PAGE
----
Are your kids eager to help in the kitchen this Thanksgiving? They may not be able to lift the turkey into the oven or slice up those notoriously hard yams, but there is plenty children can do to help out on the big day.
We asked three local foodie parents — a dad chef, a mom food blogger, and a mom cooking show host — for tips on how to put eager kids to work in the kitchen on Thanksgiving. Here is what they had to say.
Stephen Coe is the chef at BOKX 109 in Newton. He’s also a dad to 4-year-old Adalide, 2-year-old Bryton, and 6-month-old Camden Chase.
“People tend to shy away from having their kids help in the kitchen,” said Coe. “But they love to be involved and there are plenty of safe and easy tasks that let them contribute to the meal.”
Let them help make dessert: While you work on the main meal, why not put your kids to work on the all-important dessert? Let them roll out dough or stir pie filling. They can tear up bread for bread pudding.
Put them in charge of decorating: A pre-Thanksgiving walk around the neighborhood can be a fun gathering time. Collect pine cones, leaves, and pine needles for the decor.
Ask them to be “the official Thanksgiving taste testers:” “Not only does this feel like a big responsibility for a little person, but you might even get them to try some of those “scary” foods that they would refuse any other day of the year!” said Coe.
Janelle Malafronte Snarsky hosts a cooking show in her Braintree kitchen called “Heaven’s Kitchen With Janelle.” She is the mother of two children, 20-year-old Tommy and 17-year-old Kaylene.
Make homemade cranberry sauce: “Nobody makes a homemade cranberry sauce and it’s as simple as can be,” said Malafronte Snarsky.
This recipe is good for grade school and preteen age kids, she said. Just monitor them as they stand at the stove and stir in the ingredients. They take 1 cup sugar, ¾ cup water, and ¼ cup orange juice and bring it to a boil in a medium saucepan. Add one package of cranberries and ½ teaspoon cinnamon and return to a boil. Reduce heat and simmer for 10 minutes or until cranberries burst and sauce begins to thicken.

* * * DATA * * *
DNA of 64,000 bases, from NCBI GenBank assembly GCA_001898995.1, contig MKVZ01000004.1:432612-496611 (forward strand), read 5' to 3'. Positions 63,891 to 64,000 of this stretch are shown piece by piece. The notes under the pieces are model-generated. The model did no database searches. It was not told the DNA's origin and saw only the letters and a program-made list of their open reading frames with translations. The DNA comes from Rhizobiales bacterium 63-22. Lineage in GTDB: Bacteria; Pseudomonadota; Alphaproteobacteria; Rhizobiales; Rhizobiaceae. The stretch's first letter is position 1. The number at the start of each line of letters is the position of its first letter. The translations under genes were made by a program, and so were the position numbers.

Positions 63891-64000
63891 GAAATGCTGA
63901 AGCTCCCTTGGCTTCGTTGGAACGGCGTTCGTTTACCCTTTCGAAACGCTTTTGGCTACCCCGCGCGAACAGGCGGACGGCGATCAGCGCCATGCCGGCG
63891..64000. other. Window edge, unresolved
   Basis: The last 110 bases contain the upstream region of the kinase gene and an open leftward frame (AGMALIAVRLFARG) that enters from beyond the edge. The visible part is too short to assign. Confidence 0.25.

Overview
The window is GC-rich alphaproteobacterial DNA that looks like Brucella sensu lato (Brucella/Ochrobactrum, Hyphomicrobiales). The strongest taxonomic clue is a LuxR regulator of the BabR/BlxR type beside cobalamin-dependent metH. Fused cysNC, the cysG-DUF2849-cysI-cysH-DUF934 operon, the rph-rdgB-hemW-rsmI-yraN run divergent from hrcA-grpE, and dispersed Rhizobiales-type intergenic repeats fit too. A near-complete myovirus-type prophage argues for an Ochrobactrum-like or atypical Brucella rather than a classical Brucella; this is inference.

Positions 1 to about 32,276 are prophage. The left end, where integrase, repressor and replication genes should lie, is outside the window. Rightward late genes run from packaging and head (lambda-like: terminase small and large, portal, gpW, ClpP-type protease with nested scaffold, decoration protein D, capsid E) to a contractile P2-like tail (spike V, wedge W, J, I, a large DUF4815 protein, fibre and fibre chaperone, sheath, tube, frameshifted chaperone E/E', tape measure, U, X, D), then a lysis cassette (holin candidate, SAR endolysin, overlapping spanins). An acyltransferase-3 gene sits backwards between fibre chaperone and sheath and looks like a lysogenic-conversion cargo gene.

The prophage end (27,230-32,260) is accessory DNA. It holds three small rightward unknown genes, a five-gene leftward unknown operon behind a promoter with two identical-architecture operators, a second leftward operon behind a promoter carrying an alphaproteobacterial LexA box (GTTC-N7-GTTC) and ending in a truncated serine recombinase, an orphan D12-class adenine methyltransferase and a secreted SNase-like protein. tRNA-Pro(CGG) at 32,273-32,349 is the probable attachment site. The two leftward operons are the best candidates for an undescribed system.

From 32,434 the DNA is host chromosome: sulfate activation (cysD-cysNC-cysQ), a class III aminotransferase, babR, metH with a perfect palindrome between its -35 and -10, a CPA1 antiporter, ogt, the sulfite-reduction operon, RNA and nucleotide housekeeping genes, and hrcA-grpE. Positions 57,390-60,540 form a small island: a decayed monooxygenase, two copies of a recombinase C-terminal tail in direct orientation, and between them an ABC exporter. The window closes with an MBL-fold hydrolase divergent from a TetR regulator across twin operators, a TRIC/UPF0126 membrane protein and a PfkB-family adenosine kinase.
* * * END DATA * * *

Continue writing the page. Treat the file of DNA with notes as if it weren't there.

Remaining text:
“You just keep stirring it and it turns into this magical emulsification that a 7- or 8-year-old would feel magical making,” she said. “When they can do their very own dish on the table that they’ve had everything to do with, it’s sensational.”
Then remove from heat, stir in ½ teaspoon pure vanilla extract. Cool in the fridge until ready to serve.
Make a simple appetizer: “My kids used to peel the carrots for me,” said Malafronte Snarsky. “A grade-school kid can use a peeler safely. Just show them the technique.”
Next, arrange the carrot sticks and celery on a plate with hummus dip.
Turn Oreo cookies into turkeys for place cards: Malafronte Snarsky has turned Oreo cookies into festive (and edible!) place cards for Thanksgiving with the help of her children. Warning: You may want to do this the night before, as it takes a little time.
Malfronte Snarksy, who suggested we find a YouTube video to demonstrate how to make the turkeys, said she adds a toothpick in between the “feathers” and places the name of her guests on a tiny sign at the top.
Help make mashed potatoes: Give little kids a colander filled with potatoes and have them scrub them with a brush. Older children can help peel. “We put on some good music; my daughter, her great-aunt, and my dad sit around the table peeling potatoes and chatting,” said Klein.
Measure ingredients for baking: “When baking, you can involve kids of any age,” said Klein. Older kids can read recipes and help figure out doubling the recipe. With little kids, use smaller cup sizes (for example, the ¼ cup instead of 1 cup), so they get more turns adding things to the bowl.
Set the table: “Setting the Thanksgiving table can be done by little kids, even if you have to adjust it later,” said Klein. Kids can draw pictures or use stickers to decorate place tags. They can write the menu on a chalkboard frame or paper. Older children can polish the silver or glasses.